March 28, 2013
The Mid-Missouri Outlaws are forging a new path.
After multiple issues plagued the American Professional Football League during the Outlaws’ two-year run there, the team left to become a charter member of the Champions Professional Indoor Football League.
As one of the six teams on board when the new league was announced last fall, Outlaws owner Ethan Henson was tabbed to help get the new league off the ground as president of the executive board.
“Step No. 1 was making sure all six were financially sound, that they met our footprint; then we wanted to expand to no more than 10 teams,” Henson said. “We started taking applications for the other four spots. It was a bit overwhelming.”
Overwhelming to the tune of 64 teams interested in joining. The league quickly declined some of the more far-flung cities in favor of a more compact geographic footprint and soon had 24 possible teams. The league visited arenas, met with ownership groups and double-checked the financial numbers.
“It was tough to narrow it down to those final four spots,” Henson said. “Once we had it down we were pretty relieved to have 10 solid teams.”
Henson hopes the league will be able to avoid many of the pitfalls that plagued the APFL. With teams in places like Denver and Cheyenne, Wyo., travel became expensive. Henson estimates a trip to face the Colorado Lightening last year cost the Outlaws $10,000.
In the CPIFL, the team can avoid many of those costs. Henson believes the new league will cut as much as two-thirds of the travel costs with teams closer together and hotels and buses booked well in advance.
The APFL also saw several teams drop out of the league mid-season in 2012, something the CPIFL is working to prevent this season.
“We took measures to make sure teams financially make it through the season and if they couldn’t, we had a backup source of funds to make sure we could keep that team operational at least through the end of the season,” Henson said.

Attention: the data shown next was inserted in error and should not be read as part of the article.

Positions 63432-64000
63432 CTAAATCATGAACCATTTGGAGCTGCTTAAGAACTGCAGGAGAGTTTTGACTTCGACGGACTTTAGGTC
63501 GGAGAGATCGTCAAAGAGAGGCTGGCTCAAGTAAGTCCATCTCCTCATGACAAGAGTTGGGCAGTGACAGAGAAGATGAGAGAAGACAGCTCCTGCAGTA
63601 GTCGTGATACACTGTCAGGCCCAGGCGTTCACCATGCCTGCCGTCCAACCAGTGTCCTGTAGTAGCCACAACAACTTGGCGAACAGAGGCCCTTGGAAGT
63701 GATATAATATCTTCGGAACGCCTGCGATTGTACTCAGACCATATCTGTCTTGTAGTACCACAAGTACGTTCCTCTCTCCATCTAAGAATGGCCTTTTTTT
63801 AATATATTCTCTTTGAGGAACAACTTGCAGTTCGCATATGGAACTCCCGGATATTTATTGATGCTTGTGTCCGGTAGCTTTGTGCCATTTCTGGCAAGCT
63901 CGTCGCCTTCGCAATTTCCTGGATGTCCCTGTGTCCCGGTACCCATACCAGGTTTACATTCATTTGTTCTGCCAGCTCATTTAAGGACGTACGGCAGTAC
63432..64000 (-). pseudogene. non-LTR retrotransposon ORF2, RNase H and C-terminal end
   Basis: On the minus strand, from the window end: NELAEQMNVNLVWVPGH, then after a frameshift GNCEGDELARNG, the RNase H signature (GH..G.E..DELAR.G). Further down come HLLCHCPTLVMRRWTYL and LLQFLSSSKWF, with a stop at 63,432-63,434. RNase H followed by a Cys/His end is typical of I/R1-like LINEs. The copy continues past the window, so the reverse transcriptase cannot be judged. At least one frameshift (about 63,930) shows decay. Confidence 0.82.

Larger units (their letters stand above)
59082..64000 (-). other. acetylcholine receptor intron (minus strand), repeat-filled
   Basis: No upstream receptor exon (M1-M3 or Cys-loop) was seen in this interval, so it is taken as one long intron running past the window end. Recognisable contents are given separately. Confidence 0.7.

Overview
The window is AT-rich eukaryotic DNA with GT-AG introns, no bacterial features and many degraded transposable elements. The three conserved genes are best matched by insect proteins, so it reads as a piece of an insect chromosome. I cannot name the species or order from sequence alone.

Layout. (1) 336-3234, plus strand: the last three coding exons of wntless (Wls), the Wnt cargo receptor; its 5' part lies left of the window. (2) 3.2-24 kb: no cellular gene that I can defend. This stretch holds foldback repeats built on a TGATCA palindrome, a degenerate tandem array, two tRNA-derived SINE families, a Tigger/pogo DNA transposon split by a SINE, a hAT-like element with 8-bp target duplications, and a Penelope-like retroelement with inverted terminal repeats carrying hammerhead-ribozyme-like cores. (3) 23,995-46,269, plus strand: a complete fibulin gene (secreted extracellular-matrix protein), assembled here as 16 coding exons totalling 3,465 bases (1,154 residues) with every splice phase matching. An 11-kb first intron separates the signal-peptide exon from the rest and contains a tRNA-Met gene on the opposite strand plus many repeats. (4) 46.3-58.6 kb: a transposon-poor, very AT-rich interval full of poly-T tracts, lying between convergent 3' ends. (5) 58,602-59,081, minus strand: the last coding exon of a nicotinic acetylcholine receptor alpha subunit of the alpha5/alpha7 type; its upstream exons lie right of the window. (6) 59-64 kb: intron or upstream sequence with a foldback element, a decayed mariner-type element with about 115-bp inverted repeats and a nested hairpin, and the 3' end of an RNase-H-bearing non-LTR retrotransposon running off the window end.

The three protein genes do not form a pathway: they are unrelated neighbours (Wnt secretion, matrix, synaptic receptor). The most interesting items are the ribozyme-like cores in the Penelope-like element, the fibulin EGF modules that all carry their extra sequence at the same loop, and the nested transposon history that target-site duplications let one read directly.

The longest drives from Sedalia to a league game this season are Bloomington, Ill., and Sioux City, Iowa, both about five-and-a half hours away, which allows fans the chance to travel to road games.
Closer to Sedalia will be the Kansas City Renegades, playing at Kemper Arena.
“Kansas City was obviously kind of a no-brainer for us; 89 miles away, a good intrastate rivalry, the only two teams in Missouri. It made sense to put one there,” Henson said.
Once the 10 teams were in place, the league worked to make sure everyone was on the same page. League bylaws were written. Owners sat down and went over the rule book that was sent to officials who offered their input.
Henson said the league is bringing in officials who have worked Big 12 and SEC games. He also wanted to make sure officiating was consistent.
“A personal foul in Sedalia has got to be the same as a personal foul in Bloomington,” Henson said.
Henson said response from players has been impressive, with more than 70 tapes, letters and emails coming into team offices per week during the offseason.
“The talent level is going to be through the roof,” he said. “You’re going to see kids you’ve seen in college. Some guys that you’ve seen on TV on Sunday that are in this league now, and that talent has just become huge. (Players) really came out and said they want to play in this league.”
While Henson worked to get the league up and running, for the guys on the field, the focus was always on playing the game.
“I try to do my job here and what I can control,” said Outlaws quarterback Kyle Middleton. “Of course I look at other scores and see what other teams do, but I’ve got to take it game-by-game and play-by-play.”
With the new season under way, Henson is seeing plenty of local support. He said the Outlaws have gotten a boost from the chambers of commerce in Sedalia and Warrensburg, as well as 87 corporate sponsors.
“You’re seeing our logo and schedule in places we could not have gotten them before,” he said.